OSU looks to cut back sports budget, but UO is A-OK

OSU looks to cut back sports budget, but UO is A-OK

EUGENE, Ore. -- Oregon State looks at scaling back or cutting as many as 13 team sports, tbut he University of Oregon doesn't face the same problem thanks  to one of about 20 self-sustaining athletics programs in the country.

In a letter to donors, OSU's athletic director says 13 of the school's sports teams could be scaled back or cut. He says the claim is not a scare tatic to raise money, and that all sports -- including baseball -- that are not required by the NCAA to maintain the school's division one standing or membership in the pac-10 are on the table.

That's everything besides football, men's and women's basketball and volleyball.

"I can't imagine a university this big with such an established baseball team ever getting rid of it," OSU student Sean Conley said.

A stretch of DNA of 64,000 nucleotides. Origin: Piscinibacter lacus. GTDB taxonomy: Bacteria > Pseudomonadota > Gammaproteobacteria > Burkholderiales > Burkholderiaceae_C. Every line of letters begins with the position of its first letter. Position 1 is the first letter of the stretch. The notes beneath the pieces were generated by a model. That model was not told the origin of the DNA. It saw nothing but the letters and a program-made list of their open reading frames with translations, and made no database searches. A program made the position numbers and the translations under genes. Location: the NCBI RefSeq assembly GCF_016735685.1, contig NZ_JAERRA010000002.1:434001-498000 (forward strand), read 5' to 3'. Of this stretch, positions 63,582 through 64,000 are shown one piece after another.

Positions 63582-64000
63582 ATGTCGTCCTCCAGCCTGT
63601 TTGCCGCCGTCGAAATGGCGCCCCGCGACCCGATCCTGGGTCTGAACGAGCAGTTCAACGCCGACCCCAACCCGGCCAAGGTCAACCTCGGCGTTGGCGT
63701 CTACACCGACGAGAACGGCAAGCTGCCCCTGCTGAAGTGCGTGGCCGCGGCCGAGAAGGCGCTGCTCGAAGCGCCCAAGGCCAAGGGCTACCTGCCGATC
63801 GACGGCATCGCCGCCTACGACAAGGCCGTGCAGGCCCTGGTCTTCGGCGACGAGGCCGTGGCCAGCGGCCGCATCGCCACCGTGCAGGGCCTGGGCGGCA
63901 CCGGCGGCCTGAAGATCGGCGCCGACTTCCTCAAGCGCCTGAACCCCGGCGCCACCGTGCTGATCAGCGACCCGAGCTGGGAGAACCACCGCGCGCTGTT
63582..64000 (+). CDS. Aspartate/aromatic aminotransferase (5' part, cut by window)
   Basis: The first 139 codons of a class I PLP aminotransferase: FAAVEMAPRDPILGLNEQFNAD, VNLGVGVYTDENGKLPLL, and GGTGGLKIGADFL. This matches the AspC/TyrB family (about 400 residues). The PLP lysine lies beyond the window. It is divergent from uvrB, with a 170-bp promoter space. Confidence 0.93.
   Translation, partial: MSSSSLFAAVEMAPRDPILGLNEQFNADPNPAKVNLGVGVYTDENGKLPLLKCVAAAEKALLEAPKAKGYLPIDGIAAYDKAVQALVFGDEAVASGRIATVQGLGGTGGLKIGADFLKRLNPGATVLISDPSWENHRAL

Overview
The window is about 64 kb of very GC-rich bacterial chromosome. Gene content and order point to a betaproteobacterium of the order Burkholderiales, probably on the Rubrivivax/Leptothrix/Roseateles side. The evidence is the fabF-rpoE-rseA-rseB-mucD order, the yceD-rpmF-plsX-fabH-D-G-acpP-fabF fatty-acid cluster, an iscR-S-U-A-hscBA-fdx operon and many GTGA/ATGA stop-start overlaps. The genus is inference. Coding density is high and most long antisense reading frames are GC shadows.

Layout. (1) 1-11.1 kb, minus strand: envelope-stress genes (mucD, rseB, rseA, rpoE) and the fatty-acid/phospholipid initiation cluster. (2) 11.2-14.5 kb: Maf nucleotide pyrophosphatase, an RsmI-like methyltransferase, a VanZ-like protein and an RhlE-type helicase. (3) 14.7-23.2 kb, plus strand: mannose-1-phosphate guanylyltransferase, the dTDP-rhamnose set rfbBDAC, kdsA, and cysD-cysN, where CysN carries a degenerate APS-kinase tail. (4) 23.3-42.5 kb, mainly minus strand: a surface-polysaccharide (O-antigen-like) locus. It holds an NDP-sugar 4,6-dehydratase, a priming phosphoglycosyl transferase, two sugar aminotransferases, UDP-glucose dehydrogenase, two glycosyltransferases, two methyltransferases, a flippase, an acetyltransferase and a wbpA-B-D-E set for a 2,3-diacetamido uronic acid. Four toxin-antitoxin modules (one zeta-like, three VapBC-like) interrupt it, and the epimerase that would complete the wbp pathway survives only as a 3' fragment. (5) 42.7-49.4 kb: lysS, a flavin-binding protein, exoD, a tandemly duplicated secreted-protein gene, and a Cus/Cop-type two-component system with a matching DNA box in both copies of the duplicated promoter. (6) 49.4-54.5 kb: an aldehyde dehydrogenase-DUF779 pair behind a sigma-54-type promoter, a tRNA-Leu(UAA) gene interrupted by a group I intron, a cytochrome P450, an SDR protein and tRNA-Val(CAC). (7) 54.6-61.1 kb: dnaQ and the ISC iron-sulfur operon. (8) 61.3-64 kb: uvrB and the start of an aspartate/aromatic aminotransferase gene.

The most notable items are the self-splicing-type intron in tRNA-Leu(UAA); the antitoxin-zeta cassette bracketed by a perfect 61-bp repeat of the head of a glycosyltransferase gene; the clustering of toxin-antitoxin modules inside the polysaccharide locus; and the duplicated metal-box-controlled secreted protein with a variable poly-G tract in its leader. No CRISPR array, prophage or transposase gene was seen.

OSU expects to make decisions by June.

Ducks fans, meanwhile, can take it easy: unlike rival OSU up the road, all UO sports are staying put.    

The UO atletic department is one of only about 20 Division 1 NCAA programs in the country that are competely self-sufficent and receive no money from the state.

Other self-sufficent athletic departments include Ohio State, Michigan, Tennessee and Louisiana State University.

"I think that it's been a point of emphasis for the department for a long time and certainly with the campus administration to be self-sufficient," said Joe Giansante, UO senior associated athletic director.

And what role does alumnus and Nike founder Phil Knight play in that?

"Well, his gifts are incredible to the university but they don't necessarily have an impact on the daily operating procedure," Giansante said.

Autzen Stadium is the cornerstone of the program.

"All that infrastructure that was built years and years ago, now, in turn, is helping us meet this crisis pretty much head-on and not have to maybe make some of the cuts others have to make," Giansante said.

That's the goal behind the new basketball arena, he said: to pave the way for more revenue down the line.